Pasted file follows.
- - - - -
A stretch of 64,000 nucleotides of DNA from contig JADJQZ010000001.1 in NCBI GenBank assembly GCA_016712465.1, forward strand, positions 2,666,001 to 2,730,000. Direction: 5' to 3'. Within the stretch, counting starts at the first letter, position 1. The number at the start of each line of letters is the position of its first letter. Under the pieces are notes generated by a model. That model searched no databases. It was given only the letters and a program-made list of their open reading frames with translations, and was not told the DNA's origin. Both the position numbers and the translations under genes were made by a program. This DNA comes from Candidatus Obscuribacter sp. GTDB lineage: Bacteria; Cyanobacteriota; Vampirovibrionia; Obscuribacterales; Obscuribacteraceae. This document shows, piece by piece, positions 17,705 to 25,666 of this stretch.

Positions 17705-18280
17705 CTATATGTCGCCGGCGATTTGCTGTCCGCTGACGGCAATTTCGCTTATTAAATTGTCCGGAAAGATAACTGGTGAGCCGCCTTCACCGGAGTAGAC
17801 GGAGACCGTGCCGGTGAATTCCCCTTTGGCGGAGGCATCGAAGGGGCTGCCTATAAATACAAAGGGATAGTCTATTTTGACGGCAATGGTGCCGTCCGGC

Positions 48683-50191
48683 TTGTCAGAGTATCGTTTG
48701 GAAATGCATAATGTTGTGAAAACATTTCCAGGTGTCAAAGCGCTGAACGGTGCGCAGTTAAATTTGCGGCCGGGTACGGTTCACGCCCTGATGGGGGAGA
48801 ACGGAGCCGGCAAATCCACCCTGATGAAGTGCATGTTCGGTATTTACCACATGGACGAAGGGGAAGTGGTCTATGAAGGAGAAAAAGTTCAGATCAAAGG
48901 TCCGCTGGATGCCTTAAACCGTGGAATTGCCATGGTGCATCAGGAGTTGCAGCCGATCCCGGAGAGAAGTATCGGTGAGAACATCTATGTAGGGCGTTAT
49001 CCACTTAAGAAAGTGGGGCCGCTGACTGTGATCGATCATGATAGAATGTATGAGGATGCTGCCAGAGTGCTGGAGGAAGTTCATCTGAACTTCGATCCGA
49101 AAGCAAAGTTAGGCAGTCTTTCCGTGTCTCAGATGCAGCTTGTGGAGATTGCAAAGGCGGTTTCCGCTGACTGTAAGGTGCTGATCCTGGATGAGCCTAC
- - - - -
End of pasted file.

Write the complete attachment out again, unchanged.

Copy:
A stretch of 64,000 nucleotides of DNA from contig JADJQZ010000001.1 in NCBI GenBank assembly GCA_016712465.1, forward strand, positions 2,666,001 to 2,730,000. Direction: 5' to 3'. Within the stretch, counting starts at the first letter, position 1. The number at the start of each line of letters is the position of its first letter. Under the pieces are notes generated by a model. That model searched no databases. It was given only the letters and a program-made list of their open reading frames with translations, and was not told the DNA's origin. Both the position numbers and the translations under genes were made by a program. This DNA comes from Candidatus Obscuribacter sp. GTDB lineage: Bacteria; Cyanobacteriota; Vampirovibrionia; Obscuribacterales; Obscuribacteraceae. This document shows, piece by piece, positions 17,705 to 25,666 of this stretch.

Positions 17705-18280
17705 CTATATGTCGCCGGCGATTTGCTGTCCGCTGACGGCAATTTCGCTTATTAAATTGTCCGGAAAGATAACTGGTGAGCCGCCTTCACCGGAGTAGAC
17801 GGAGACCGTGCCGGTGAATTCCCCTTTGGCGGAGGCATCGAAGGGGCTGCCTATAAATACAAAGGGATAGTCTATTTTGACGGCAATGGTGCCGTCCGGC

Positions 48683-50191
48683 TTGTCAGAGTATCGTTTG
48701 GAAATGCATAATGTTGTGAAAACATTTCCAGGTGTCAAAGCGCTGAACGGTGCGCAGTTAAATTTGCGGCCGGGTACGGTTCACGCCCTGATGGGGGAGA
48801 ACGGAGCCGGCAAATCCACCCTGATGAAGTGCATGTTCGGTATTTACCACATGGACGAAGGGGAAGTGGTCTATGAAGGAGAAAAAGTTCAGATCAAAGG
48901 TCCGCTGGATGCCTTAAACCGTGGAATTGCCATGGTGCATCAGGAGTTGCAGCCGATCCCGGAGAGAAGTATCGGTGAGAACATCTATGTAGGGCGTTAT
49001 CCACTTAAGAAAGTGGGGCCGCTGACTGTGATCGATCATGATAGAATGTATGAGGATGCTGCCAGAGTGCTGGAGGAAGTTCATCTGAACTTCGATCCGA
49101 AAGCAAAGTTAGGCAGTCTTTCCGTGTCTCAGATGCAGCTTGTGGAGATTGCAAAGGCGGTTTCCGCTGACTGTAAGGTGCTGATCCTGGATGAGCCTAC